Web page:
Documentary Feature

Nominees: The Act Of Killing, Cutie And The Boxer, Dirty Wars, The Square, 20 Feet From Stardom

I will admit to not having had the guts to watch The Act Of Killing when I had the opportunity, but everything I’ve heard and read about it makes me think it has to win out here.

Documentary Short

Nominees: CaveDigger, Facing Fear, Karama Has No Walls, The Lady In Number 6: Music Saved My Life, Prison Terminal: The Last Days Of Private Jack Hall

How far ahead of the ceremony does voting happen? Only the cynic in me wants to say that since Alice Herz-Sommer, the 110-year-old holocaust survivor who is the subject of The Lady In Number 6, has just died, the already-good chances that it would win have just improved.

Film Editing

Nominees: American Hustle, Captain Philips, Dallas Buyers Club, Gravity, 12 Years A Slave

Gravity is so sparse and elegant and beautiful that again, I can’t imagine it not winning here.

Foreign Language Film

Nominees: The Broken Circle Breakdown, The Great Beauty, The Hunt, The Missing Picture, Omar

Right, so, uh, I was going to predict a win for Blue Is The Warmest Colour but I’ve just noticed it hasn’t been nominated. So in the absence of any other information I will employ my traditional method of closing my eyes and stabbing at the screen, which gives me The Broken Circle Breakdown. You heard it here first.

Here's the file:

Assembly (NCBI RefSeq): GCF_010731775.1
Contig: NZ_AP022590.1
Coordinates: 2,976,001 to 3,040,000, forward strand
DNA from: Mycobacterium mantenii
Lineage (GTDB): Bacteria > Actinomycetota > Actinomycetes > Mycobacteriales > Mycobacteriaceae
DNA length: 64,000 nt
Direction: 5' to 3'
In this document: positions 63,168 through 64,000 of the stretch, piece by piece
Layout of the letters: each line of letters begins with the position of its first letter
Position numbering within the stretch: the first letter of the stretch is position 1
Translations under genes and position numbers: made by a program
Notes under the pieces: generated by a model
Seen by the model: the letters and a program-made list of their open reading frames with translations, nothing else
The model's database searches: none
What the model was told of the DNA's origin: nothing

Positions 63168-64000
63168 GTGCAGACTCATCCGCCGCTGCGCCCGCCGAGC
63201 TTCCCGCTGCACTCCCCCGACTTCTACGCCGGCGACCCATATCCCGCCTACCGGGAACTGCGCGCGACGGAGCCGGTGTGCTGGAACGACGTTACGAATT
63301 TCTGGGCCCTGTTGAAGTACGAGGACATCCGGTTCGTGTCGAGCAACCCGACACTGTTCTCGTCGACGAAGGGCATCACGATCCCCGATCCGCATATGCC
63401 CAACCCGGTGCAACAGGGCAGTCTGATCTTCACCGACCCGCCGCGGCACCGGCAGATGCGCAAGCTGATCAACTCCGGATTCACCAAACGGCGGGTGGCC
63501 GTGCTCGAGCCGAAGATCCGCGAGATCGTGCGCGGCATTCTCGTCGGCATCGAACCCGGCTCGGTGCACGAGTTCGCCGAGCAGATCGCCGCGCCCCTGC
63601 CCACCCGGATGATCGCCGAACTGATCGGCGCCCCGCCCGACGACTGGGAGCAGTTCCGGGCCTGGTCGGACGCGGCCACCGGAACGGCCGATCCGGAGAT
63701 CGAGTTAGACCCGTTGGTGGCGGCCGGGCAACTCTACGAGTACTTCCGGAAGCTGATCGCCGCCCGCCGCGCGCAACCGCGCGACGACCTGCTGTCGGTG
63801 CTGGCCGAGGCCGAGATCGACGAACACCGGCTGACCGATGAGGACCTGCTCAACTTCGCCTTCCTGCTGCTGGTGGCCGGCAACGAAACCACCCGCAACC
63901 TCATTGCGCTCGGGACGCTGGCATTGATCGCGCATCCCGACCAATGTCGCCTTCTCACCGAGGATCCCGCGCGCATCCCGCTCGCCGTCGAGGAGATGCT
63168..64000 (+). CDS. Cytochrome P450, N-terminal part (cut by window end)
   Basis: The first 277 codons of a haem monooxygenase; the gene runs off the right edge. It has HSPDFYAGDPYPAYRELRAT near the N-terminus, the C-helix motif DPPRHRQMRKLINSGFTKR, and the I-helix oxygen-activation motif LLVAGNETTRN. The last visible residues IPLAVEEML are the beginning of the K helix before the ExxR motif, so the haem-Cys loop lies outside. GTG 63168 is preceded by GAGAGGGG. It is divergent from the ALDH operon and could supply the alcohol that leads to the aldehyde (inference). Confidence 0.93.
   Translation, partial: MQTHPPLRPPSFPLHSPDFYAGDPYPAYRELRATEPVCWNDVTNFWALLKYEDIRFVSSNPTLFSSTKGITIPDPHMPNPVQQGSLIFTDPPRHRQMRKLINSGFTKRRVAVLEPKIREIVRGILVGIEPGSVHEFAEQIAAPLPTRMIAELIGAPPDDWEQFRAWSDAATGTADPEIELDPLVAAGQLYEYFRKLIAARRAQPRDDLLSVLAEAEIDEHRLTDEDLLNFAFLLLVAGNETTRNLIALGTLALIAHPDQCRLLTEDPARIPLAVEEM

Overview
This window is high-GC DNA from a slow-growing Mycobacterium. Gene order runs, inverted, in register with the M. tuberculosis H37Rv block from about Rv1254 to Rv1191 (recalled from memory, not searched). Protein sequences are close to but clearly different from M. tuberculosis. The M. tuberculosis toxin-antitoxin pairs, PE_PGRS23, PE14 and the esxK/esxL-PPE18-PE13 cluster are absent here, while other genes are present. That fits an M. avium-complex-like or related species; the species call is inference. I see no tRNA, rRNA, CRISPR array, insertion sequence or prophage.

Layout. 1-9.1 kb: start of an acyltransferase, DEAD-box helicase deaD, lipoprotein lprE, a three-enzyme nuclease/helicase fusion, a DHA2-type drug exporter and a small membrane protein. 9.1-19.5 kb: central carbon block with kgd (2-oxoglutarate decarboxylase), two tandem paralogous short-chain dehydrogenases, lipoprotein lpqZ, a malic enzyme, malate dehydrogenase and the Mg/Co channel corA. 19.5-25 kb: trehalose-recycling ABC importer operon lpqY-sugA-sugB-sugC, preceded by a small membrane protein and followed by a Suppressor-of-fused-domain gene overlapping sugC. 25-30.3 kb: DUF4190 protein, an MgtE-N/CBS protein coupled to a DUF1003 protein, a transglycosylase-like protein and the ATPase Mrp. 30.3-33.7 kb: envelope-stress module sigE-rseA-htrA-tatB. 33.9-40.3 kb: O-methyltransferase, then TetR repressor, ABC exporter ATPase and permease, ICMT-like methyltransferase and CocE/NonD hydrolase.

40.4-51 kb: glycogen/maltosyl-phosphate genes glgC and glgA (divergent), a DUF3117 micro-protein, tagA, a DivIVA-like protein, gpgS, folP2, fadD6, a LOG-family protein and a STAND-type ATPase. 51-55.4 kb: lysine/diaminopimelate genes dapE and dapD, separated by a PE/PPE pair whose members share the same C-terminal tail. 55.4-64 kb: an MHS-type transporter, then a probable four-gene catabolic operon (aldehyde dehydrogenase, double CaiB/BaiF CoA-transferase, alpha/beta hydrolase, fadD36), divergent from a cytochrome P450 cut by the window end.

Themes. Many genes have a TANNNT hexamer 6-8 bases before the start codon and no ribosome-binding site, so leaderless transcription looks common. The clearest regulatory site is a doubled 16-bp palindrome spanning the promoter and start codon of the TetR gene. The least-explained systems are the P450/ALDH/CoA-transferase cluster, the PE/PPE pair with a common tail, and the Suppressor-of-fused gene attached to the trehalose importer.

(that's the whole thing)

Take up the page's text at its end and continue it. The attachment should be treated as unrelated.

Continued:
(One rule I have when I make my predictions, by the way, is that I can’t go googling for betting odds or anyone else’s views. It has to be based on my own knowledge. Which is why I am often wrong!)

Makeup and Hair

Nominees: Dallas Buyers Club, Jackass Presents: Bad Grandpa, The Lone Ranger

I’ve only seen one of these, but Jared Leto is so breathtakingly beautiful in Dallas Buyers Club that I hope it wins. Mainly, though, I just hope Jackass doesn’t. There is a time and a place for Jackass, and the Oscars ain’t it.

Original Score

Nominees: The Book Thief, Gravity, Her, Philomena, Saving Mr Banks

The rules are, when someone you know is nominated you have to say them. Now, nobody I know is nominated in this category, but someone I know knows someone who is, and so I’m going for Gravity (which also has a really good score).

Original Song

Nominees: Happy (Despicable Me 2), Let It Go (Frozen), The Moon Song (Her), Ordinary Love (Mandela: Long Walk To Freedom)

Yeah, I haven’t heard any of these. Also, when was Tangled? There’s a good song in that. Let’s say Frozen.

Production Design

Nominees: American Hustle, Gravity, The Great Gatsby, Her, 12 Years A Slave